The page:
Tower of London


Steeped in history, Her Majesty’s Royal Palace and Fortress stands proudly in East London along the River Thames. Though the Tower of London was founded in 1066, the castle now stands against a backdrop of modern London against the glass skyscrapers, not letting anyone forget about the city’s vast history that stretches far back into medieval times.

Heading into the grounds, you can almost feel the history surrounding you. As you explore the enormous stone buildings and walk down the cobbled paths, you will discover more about the history of the monarchy and what went on inside these castle walls.

You can take a map upon entry, but the grounds are well signposted and there are many friendly Yeomen Warders around to give guided tours, answer any questions and tell you as much as you would like to know about the Tower. If you aren’t sure who the Yeomen Warders are, just look out for the Beefeaters.

Each exhibition, such as The Museum of Fusiliers and the Royal Mint, has its own history and story to tell about the Tower’s heritage. The Bloody Tower introduces you to some of its most famous prisoners, while the exhibition in the bottom of Wakefield Tower shows you the types of torture devices that used to be used.

Found in the middle of the Tower of London, standing tallest and proudest, is the White Tower. Inside the castle, armour and weapons of the Royal Armouries are on display where, side by side, the armours belonging to past kings stand. By taking a look up close, you can see the incredible craftsmanship that has gone into these elaborate and detailed metal masterpieces.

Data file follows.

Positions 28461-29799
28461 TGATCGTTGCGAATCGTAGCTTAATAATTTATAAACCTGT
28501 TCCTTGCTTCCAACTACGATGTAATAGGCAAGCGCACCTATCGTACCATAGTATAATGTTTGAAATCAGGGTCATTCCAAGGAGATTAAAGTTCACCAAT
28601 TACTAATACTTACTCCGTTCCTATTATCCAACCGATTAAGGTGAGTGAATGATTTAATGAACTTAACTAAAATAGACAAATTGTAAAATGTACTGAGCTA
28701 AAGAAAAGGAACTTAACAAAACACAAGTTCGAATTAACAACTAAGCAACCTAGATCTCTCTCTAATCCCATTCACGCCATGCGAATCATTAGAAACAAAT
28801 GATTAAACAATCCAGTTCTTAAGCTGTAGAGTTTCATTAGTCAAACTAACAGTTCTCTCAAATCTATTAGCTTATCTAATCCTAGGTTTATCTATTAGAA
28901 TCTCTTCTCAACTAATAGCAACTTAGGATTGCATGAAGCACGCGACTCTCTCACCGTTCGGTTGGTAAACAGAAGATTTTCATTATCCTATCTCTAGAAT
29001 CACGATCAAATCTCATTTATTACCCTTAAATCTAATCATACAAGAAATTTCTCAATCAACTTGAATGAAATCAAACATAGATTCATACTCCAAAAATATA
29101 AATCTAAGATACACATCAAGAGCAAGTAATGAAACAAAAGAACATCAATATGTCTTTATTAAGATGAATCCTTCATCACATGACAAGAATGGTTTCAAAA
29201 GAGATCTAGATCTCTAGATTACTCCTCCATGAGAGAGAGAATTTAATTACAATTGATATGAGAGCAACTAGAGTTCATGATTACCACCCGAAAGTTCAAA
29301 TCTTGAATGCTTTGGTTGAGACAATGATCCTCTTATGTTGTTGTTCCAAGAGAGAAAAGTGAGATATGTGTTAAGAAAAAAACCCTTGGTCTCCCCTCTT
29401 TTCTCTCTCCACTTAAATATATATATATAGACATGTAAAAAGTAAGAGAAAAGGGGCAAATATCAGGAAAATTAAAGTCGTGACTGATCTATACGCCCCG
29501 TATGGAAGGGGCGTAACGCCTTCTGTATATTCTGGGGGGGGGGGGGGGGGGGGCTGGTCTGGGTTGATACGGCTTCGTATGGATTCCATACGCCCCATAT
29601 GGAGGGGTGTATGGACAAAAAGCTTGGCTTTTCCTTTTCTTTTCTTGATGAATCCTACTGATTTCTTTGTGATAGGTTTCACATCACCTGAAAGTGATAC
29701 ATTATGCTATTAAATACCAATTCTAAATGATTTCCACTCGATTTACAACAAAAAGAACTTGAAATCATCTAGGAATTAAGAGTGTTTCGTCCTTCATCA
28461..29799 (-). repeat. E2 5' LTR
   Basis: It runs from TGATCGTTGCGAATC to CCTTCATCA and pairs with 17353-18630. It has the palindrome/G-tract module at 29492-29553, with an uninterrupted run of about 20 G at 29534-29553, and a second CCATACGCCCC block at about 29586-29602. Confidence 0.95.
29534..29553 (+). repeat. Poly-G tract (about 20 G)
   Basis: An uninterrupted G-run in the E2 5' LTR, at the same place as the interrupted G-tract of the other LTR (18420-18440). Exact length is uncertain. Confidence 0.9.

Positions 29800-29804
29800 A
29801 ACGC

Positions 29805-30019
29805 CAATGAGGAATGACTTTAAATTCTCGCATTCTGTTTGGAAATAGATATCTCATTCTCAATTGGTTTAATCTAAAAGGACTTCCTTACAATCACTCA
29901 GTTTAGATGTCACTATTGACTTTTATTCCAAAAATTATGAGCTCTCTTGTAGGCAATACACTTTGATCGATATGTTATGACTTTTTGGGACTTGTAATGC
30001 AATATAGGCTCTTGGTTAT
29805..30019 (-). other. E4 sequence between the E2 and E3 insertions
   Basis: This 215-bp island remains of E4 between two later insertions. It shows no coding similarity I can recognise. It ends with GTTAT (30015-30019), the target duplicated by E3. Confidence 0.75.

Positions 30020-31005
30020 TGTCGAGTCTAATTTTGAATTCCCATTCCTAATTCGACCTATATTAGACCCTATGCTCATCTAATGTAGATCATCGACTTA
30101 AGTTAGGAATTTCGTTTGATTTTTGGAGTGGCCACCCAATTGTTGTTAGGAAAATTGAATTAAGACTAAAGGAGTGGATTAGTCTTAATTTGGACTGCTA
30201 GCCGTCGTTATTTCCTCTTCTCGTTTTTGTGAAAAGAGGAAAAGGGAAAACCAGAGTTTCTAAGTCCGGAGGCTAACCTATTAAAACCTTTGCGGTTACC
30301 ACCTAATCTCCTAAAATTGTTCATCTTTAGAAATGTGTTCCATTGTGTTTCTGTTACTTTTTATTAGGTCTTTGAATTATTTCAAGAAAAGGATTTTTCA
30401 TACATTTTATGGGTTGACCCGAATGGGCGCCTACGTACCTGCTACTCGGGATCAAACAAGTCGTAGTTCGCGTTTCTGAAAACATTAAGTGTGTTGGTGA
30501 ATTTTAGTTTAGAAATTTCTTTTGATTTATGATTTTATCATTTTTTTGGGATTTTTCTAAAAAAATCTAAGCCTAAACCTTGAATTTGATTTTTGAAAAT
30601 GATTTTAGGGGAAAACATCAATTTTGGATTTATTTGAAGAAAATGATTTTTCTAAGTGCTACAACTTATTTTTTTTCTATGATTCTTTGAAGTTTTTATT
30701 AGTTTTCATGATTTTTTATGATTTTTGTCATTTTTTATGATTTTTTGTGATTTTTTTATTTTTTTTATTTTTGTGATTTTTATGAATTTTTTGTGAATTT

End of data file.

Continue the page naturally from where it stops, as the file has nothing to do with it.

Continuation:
The crown jewels of the Tower of London are, in fact, the Crown Jewels. The spectacular exhibition houses some of the most spectacular jewellery and crowns from the medieval times, along with some more indulgent and peculiar items (for example, an 800 year old gold spoon).

It was once announced that fate of the kingdom lay in the hands of ravens, and this is a tradition still upheld. At the Tower, you will find at least six resident ravens around the grounds. In homage to the Royal Menagerie that once resided at the Tower of London, wire sculptures of the animals can be spotted around the grounds.

The sights are vast. We recommend joining a Yeomen Warder guided tour, as this can help you explore the Tower to the fullest and can even gain you access to some areas not completely open to the public, such as The Chapel Royal of St Peter and Vincula which is only open to everyone during the last hour of the day.

Don’t forget to look around and appreciate the incredible architecture of the spectacular buildings around you. A couple gift shops and a delicious restaurant can offer you a complete day of sightseeing at the Tower of London.